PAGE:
Fundamental Plane relation differentiates between radio sources
The era of very large all-sky radio surveys that probe down to very faint flux limits dawns upon us. Surveys such as the Evolutionary Map of the Universe (EMU), using the Australian Square Kilometre Array Pathfinder (ASKAP) telescope, will detect emission from many radio sources that can be star-forming galaxies or accreting supermassive black holes, or Active Galactic Nuclei (AGN), that sit at the centre of most galaxies. Observations of the 1.4 GHz radio emission can be a very useful dust-free tracer of a galaxy’s star formation rate because the 1.4 GHz luminosity density correlates with the far-infrared (FIR) luminosity for star-forming systems. An increased observed 1.4 GHz luminosity density is usually attributed to AGN. Hence, many studies have used this radio – FIR correlation to differentiate between radio sources whose 1.4 GHz emission is predominantly arising from star formation and/or AGN.
In a new paper, CAASTRO Affiliate Dr Ivy Wong (ICRAR-UWA) and colleagues analysed the 1.4 GHz radio properties of nearby AGN with low X-ray energies (“hard X-ray” spectrum) from the Swift Burst Alert Telescope sample at 14-195 keV. Using observations from the Faint Images in the Radio Sky at Twenty-centimeters (FIRST) survey, they found that their AGN were radio-quiet and had 1.4 GHz luminosity densities which were comparable to those originating from star-forming galaxies. The sample was consistent with the standard radio – FIR correlation that is indicative of star-forming galaxies. This was somewhat surprising because the majority of the sample were compact radio sources located at the centre of galaxies. So the question arose: are the observed 1.4 GHz luminosity densities really due to star-formation or AGN?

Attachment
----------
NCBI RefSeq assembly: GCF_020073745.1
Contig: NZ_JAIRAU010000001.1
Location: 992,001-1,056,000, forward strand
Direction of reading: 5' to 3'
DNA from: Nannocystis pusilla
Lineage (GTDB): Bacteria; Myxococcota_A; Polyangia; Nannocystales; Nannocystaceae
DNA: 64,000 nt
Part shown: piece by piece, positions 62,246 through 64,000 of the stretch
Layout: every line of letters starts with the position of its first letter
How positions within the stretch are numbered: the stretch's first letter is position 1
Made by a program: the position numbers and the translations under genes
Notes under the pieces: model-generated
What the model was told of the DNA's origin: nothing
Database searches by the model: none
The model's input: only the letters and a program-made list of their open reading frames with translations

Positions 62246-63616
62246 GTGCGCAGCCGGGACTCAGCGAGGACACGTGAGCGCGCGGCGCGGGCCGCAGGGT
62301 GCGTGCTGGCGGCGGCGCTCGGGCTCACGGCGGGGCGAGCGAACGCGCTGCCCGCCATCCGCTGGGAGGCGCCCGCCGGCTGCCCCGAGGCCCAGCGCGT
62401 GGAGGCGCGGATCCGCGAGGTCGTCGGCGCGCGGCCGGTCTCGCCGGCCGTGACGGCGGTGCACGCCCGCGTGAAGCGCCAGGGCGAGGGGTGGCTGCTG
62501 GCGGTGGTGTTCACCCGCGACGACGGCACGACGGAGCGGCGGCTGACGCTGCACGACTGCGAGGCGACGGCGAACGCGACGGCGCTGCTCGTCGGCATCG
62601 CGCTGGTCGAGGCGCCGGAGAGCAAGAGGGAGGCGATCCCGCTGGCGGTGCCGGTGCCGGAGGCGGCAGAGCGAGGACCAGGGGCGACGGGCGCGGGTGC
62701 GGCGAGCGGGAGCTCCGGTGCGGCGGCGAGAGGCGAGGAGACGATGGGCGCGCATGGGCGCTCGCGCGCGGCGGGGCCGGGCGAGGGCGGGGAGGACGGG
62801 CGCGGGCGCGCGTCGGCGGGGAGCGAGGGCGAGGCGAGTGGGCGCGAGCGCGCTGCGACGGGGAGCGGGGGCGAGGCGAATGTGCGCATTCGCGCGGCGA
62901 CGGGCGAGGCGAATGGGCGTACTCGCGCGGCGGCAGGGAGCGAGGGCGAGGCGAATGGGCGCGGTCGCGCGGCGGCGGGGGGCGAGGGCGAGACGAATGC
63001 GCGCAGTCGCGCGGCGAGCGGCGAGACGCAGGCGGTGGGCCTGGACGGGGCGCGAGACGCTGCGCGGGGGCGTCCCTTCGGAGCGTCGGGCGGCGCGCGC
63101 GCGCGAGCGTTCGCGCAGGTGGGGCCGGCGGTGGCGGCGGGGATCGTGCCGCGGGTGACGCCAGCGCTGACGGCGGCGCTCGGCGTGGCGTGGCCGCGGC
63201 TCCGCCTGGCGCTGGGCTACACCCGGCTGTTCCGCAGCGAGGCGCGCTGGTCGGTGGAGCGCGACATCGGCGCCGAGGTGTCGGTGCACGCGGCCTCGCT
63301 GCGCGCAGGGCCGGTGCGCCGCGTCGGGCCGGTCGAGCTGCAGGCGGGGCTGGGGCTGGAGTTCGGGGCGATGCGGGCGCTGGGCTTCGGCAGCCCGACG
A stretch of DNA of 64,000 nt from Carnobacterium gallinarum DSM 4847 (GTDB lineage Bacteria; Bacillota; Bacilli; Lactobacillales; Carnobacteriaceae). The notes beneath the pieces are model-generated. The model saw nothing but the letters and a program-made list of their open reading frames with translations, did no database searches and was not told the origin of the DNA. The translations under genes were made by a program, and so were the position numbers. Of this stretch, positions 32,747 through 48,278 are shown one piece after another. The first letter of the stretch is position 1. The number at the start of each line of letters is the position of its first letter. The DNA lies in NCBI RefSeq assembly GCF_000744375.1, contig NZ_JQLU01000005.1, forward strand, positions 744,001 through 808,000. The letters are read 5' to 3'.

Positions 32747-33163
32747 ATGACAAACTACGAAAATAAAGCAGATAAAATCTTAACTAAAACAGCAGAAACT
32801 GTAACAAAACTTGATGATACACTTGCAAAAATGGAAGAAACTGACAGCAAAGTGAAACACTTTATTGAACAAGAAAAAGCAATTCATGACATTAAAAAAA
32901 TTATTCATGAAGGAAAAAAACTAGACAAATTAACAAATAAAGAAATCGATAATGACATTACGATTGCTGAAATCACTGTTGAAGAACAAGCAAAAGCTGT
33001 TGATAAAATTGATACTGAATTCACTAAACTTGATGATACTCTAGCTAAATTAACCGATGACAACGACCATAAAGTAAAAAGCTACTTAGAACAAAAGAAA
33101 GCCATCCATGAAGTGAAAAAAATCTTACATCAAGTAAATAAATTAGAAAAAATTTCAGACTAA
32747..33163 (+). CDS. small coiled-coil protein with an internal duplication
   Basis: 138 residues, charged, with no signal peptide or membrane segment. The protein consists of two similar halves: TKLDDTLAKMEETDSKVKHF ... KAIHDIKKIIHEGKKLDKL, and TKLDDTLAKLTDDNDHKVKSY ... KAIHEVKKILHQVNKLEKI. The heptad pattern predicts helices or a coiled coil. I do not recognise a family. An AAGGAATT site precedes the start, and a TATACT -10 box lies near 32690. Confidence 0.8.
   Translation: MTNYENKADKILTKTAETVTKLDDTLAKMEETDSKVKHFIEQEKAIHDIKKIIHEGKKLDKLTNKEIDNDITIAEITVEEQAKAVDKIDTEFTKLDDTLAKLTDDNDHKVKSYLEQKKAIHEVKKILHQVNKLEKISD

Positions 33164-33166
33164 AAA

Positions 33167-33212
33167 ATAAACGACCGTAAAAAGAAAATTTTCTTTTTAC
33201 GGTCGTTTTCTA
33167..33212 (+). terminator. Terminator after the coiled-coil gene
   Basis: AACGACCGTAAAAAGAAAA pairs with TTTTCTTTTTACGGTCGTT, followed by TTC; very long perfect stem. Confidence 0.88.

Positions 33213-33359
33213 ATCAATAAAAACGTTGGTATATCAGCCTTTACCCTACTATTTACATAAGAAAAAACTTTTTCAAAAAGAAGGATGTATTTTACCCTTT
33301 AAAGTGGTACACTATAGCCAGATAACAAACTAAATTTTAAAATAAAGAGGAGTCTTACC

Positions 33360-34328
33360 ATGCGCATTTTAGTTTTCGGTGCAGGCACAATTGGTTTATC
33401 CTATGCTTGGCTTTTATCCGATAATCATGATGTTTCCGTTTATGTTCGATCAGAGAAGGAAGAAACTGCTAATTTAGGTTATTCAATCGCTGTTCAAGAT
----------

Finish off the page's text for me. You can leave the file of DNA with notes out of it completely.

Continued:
The researchers examined the relationship between the 1.4 GHz emission with the X-ray luminosity and estimated black hole mass via the “Fundamental Plane” relation. This relationship is known to be scale-invariant and connects the accretion of matter with the radio outflow in Galactic stellar-mass black holes, as well as central supermassive black holes. They found that their hard X-ray selected sample was consistent with the black hole “Fundamental Plane”, with the exception of one source where the extended 1.4 GHz emission seemed to include emission from the star-forming disk. Their results suggest that the observed 1.4 GHz emission originates from the low-luminosity radio AGN after all, not the star formation process. The team suggest that the observed consistency between the 1.4 GHz emission and the FIR emission might be due to a component of the 1.4 GHz emission that originates from the accretion disk corona. The radio emission from the disk corona is likely to correlate with the dust temperatures, and hence the FIR emission.
Ivy Wong et al. in The Monthly Notices of the Royal Astronomical Society (2016): “Determining the radio active galactic nuclei contribution to the radio–FIR correlation using the black hole Fundamental Plane relation”